Now if you'll excuse me, I have the Oscars to get ready for!
* Rosie*

Saturday, February 26, 2011

Weekly spending recap: February 22nd - 26th

Ladies & Gents, I present my first weekly spending recap. As part of my 4 week rolling budget, I have allocated $120 / week to groceries & households plus $80 of fun & frivilous spending cash. I'm trying to live frugally these days and save my Fun Money for my upcoming trip to Las Vegas.

Sunday, February 20th:
- $37 on groceries
- $20 to my Eye Candy towards the purchase of a bottle of wine & Scotch.

We had had my cousins over for dinner the night before and he picked up the booze. My contribution is somewhat minimal as
Kumala, favourite cabernet sauvignon, is only $11 at the SAQ and ahem, only one person in our relationship drinks the Scotch. Sidenote: I am bitter about this purchase as I was a complete klutz when I took the groceries out of the car and my wine fell out of the bag and onto the concrete garage floor. It never stood a chance.
- did a strength training class + run at the YMCA which is part of my regular monthly expenses

Monday, February 21st
- $2.50 for a swim at the
LaSalle Aquadome.
For this relatively cheap indulgence, I got a solid 1 hour work-out at 7:00 am and the opportunity to practice underwater martial arts as I fought against a 60 year-old lane hog who despite his size, had one fierce flip turn.

Tuesday, February 22nd
- no spend day!

- did my spinning class at UNI which I pre-paid for in December

Wednesday, February 23rd
- no spend day!

I was on a business trip to Toronto, so all my expenses were covered. My flight was late so Miss Fergie had to spend the night at the vet and I'm going to talk to my boss as I think this deserves to be covered too.

Thursday, February 24th
- no spend day!

Friday, February 25th
- $8.50 at SuperVideo.

I was home with a nasty cold and needed some entertainment. I spent the day sick as a dog, snuggling Fergie on the couch, and watching Lady & the Tramp plus 101 Dalmatians. Good times! After watching all that puppy love romance, I made myself a delicious & spicy spaghetti squash for dinner endorsed by my favouite Paleo Girls.
- $75 to register for the Ottawa Half-Marathon (planned for in my monthly budget)
- $65 for my year-long Saturday subscription to the Monteal Gazette (I have enough $ in my monthly budget to cover this and it saves me in the long run! Check out yesterday's post: Subscribing to Savings for more details.)

Saturday, February 26th
- $42 on groceries
- $23 on Fernando's cat food

I now have $50 left-over from my Fun Money that is going towards a new envelope, appropriately named Vegas Baby. From the remaining groceries/household contribution, my $20 is going toward our Mad Money fund. If this keeps up, I’ll have little jackpot saved up before the vacation starts… and isn’t that the way it should be?

Friday, February 25, 2011

Subscribing to savings

I'm taking a Benylin (extra-strength) day as I am no longer fighting a nasty cold - it won. While I prefer to moan & groan on my couch, my puppy Miss Fergie really does not care about ailments and expects her walk rain or shine, congestion or not! On our stroll this morning I stopped by the Couche Tard to pick up The Montreal Gazette.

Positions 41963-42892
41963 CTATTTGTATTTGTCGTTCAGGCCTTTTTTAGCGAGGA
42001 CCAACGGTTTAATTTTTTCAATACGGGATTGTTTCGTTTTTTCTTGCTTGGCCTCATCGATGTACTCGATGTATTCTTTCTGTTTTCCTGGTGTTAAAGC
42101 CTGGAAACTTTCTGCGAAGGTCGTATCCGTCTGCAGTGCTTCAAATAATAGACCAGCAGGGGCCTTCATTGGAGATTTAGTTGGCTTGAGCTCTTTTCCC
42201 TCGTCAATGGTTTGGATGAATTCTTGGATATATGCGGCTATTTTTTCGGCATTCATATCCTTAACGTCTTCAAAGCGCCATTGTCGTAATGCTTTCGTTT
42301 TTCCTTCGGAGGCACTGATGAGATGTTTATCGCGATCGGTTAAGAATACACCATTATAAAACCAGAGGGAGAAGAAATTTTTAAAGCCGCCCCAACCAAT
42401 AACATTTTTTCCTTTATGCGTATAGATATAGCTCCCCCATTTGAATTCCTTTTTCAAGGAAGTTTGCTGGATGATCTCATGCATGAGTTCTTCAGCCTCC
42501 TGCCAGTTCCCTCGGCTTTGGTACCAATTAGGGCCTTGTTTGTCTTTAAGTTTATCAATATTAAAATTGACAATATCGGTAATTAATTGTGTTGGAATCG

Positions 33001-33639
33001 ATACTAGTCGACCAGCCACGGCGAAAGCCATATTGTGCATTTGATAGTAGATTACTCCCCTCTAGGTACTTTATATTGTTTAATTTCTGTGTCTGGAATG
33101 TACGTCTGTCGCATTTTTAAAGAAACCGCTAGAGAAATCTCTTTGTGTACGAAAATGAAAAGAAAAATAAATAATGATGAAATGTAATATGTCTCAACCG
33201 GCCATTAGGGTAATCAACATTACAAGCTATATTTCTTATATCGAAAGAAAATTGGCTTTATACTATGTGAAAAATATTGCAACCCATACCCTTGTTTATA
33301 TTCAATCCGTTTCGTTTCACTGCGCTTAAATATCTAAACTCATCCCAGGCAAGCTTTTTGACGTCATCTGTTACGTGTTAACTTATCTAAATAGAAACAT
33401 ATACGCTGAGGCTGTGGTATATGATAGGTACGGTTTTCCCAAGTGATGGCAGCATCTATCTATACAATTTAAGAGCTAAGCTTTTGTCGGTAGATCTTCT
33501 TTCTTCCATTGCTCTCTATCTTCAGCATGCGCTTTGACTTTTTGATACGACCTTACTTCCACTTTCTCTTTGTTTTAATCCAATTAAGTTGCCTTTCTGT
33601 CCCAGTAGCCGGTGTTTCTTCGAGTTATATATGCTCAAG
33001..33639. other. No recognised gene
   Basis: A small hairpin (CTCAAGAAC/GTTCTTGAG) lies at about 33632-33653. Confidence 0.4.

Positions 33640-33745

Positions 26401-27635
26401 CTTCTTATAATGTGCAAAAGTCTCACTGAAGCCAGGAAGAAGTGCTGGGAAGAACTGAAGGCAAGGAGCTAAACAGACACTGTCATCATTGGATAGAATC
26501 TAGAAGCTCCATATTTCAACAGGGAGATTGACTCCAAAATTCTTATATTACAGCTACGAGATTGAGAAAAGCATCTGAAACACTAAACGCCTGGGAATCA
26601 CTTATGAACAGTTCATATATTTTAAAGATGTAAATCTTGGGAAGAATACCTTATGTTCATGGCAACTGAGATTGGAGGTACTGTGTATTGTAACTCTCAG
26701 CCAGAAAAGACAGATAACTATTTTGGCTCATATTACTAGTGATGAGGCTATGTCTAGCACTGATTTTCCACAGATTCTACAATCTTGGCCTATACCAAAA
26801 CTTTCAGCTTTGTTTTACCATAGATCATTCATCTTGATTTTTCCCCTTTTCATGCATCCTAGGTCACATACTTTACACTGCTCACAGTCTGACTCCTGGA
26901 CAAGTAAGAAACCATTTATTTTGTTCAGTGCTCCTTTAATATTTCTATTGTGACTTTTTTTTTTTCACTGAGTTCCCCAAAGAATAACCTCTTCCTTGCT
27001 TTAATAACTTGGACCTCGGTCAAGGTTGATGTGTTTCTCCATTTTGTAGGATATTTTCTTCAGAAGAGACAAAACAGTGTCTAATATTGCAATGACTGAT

This is something that I do every Saturday morning as it's my ritual to brew my coffee, stroll with Fergie and pick up the paper to enjoy in my pajamas back in the condo for 30 minutes of a blissfully quiet read. At $2.52 an issue, it's hardly an exuberant cost. But then I started thinking... I subscribe to my favourite magazines because it drastically reduces the cost and it turns out, the same holds true for The Gazette.
In one Google search, I discovered a promotion for the Saturday issue at $5.49 a month... that's 49% of the stand price! While I'll take the hit of $66 on my credit card this month, I'll save $64 by the end of the year. Since I've been reading The Gazette every weekend for 3 months now, I know that this is something that I will enjoy and is worth the savings in the long-run... so long live the printed press!

Thursday, February 24, 2011

Wired, but now saving on my wireless!

I came home from work this afternoon as I managed to get a nasty cold after yesterday's day-trip to Toronto. I now I have a fear of flying... not of heights, but of germs! It seems like every flight I take, I end up sick no matter how well I hydrate or sanitize. But that's another topic.

Unfortunately, my Benylin has left me wired and unable to sleep so I took the opportunity to review my wireless plan. On average, I've been spending $110 each month to support my bedazzled iPhone (yes, I love it mostly for it's glam pink crystal case) and this is a pretty hefty chunk of change. Especially since my role in marketing doesn't include a cell phone. While I expense long-distance charges associated with work, I realized that I am paying for a premium plan that accomodates my worklife... without receiving any compensation. Not any more!
Since I was stuffed up & conjested on the couch, I had all the time in the world to build wireless packages with ROGERS ONLINE and then call in to their customer-service centers when the online packages got way too confusing.